Not using a broker could cost you your business and maybe even your house. The same goes for using the wrong broker.

Let’s get the most important objection out of the way—you do not pay the broker, the landlord does. Yes, you can argue that you can extract the value of the broker fee by not using the broker because there is no such thing as a “free lunch”, but this gamble is rarely going to turn out in your favor unless you ARE a broker, or have negotiated enough leases to learn the process and really want to do it yourself.


Let’s start at the beginning:
What does a GOOD broker do in your search for a Coworking Space location?
  1. Understand your business model and helps you to identify requirements for your space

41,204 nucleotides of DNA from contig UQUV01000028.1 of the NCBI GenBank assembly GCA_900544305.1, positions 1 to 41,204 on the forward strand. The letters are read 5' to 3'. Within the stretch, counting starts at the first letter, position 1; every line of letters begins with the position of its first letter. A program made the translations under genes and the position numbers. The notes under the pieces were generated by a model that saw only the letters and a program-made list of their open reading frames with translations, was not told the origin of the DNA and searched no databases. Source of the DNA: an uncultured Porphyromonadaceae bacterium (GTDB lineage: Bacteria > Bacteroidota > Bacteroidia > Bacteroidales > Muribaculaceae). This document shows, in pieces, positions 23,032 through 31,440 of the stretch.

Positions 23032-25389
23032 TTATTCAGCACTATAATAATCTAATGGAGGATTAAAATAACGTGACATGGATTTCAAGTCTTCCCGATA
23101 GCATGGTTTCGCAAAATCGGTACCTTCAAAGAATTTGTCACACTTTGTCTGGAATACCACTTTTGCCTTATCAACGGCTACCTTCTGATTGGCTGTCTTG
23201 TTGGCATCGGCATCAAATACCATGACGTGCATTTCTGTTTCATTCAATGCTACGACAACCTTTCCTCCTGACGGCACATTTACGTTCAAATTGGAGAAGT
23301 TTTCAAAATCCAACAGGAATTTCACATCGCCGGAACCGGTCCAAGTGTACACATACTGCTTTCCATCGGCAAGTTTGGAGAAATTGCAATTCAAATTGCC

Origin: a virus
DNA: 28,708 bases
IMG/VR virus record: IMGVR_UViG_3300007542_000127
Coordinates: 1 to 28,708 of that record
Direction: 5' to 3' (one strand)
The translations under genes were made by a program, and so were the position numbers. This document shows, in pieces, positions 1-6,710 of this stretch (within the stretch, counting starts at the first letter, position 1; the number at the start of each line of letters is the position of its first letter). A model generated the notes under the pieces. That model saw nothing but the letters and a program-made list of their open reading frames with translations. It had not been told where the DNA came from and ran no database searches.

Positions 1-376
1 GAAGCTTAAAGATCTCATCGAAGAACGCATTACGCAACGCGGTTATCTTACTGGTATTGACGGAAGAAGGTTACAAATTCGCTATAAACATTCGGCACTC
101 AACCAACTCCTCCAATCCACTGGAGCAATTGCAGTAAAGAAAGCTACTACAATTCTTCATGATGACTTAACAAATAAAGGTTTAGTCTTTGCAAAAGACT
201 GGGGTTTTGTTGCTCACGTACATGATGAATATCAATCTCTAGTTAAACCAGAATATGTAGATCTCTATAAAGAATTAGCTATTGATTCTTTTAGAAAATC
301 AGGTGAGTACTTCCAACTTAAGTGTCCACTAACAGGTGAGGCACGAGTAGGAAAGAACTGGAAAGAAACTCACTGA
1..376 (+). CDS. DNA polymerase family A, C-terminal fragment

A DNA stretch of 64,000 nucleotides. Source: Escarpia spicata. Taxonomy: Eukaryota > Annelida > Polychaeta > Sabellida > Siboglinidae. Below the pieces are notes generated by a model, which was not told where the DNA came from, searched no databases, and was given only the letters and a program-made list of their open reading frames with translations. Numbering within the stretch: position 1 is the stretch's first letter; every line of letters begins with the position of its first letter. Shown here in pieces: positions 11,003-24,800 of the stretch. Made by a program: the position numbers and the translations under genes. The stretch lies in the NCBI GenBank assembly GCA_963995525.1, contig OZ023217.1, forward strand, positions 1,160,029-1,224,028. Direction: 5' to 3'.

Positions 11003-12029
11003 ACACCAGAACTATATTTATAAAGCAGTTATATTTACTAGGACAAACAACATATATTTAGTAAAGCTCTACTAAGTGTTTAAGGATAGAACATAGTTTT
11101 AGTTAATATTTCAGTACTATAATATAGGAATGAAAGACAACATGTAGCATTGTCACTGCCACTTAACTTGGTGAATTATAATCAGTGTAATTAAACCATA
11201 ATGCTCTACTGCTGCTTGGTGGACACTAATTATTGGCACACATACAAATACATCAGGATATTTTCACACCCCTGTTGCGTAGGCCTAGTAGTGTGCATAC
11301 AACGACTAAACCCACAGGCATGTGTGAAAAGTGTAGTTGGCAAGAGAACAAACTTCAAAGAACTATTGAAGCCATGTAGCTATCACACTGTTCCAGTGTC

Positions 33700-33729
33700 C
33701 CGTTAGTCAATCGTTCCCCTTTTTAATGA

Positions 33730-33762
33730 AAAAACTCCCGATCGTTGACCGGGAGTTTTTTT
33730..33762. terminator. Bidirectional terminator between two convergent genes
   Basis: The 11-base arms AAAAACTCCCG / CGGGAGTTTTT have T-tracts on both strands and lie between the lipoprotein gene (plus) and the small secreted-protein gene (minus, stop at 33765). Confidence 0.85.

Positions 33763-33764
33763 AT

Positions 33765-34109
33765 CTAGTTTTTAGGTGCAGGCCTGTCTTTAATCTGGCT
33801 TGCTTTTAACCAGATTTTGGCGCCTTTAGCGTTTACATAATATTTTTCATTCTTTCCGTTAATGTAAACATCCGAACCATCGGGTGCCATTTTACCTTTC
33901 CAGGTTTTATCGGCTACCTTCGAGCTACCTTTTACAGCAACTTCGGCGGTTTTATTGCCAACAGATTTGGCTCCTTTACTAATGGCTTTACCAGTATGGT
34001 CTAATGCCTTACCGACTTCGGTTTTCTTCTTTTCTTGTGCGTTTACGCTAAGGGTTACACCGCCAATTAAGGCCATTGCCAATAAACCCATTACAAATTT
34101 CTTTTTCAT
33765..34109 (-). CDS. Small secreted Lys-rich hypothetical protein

2. Has access to listed spaces and spaces that are not yet on the market
  3. Weeds out spaces that are listed, but won’t work for your business model
  4. Looks for pitfalls in a lease
  5. Helps you navigate the lease-signing process and complete the due diligence process –
    1. Identifying and getting quotes from general contractors
    2. Ensuring the space is zoned for your specific use
    3. Knowing what city/building code implications you’ll have for your business
  6. Understands what is typical/standard in your particular market as it relates to TI (tenant improvement) allowances, free rent periods, etc.
  7. Tries to help you avoid signing a personal guarantee
  8. Helps you through the process of qualifying for a lease
    1. Introducing you to banks if you need a line of credit
    2. Helping you understand personal finance requirements
  9. Helping you assess a space with an objective eye
  10. Gives you data about potential neighborhoods and specific locations
  11. Lastly, helping you understand the likely transition of a neighborhood over the next few years based on trends, other leases getting signed, etc.

In conclusion, brokers help you to navigate your search process, the lease process, and really help you to limit your downside.


What are the “watch outs” in a broker relationship?